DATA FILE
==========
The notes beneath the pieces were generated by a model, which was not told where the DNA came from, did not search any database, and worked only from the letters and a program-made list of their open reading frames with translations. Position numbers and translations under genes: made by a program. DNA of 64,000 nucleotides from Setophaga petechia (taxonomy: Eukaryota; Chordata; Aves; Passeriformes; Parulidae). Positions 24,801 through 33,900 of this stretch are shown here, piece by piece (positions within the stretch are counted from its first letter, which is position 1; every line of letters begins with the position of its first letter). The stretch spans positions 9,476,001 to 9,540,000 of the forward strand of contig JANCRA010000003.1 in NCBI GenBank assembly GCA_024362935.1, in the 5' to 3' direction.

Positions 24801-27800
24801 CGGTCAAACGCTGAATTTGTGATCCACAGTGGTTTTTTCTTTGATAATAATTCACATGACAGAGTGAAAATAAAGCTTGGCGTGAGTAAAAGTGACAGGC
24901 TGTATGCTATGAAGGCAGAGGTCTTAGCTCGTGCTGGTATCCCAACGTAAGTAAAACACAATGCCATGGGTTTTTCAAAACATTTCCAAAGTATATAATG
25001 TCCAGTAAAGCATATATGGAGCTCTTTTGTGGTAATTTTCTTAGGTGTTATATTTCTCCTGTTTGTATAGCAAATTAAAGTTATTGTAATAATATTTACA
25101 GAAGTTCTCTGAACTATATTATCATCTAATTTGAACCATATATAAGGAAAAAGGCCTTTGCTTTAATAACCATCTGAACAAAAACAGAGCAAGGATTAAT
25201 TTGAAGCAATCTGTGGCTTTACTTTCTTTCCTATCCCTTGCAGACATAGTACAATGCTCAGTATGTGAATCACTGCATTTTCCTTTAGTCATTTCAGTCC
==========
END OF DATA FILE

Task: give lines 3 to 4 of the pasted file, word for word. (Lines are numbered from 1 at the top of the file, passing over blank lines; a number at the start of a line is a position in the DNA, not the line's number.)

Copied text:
24801 CGGTCAAACGCTGAATTTGTGATCCACAGTGGTTTTTTCTTTGATAATAATTCACATGACAGAGTGAAAATAAAGCTTGGCGTGAGTAAAAGTGACAGGC
24901 TGTATGCTATGAAGGCAGAGGTCTTAGCTCGTGCTGGTATCCCAACGTAAGTAAAACACAATGCCATGGGTTTTTCAAAACATTTCCAAAGTATATAATG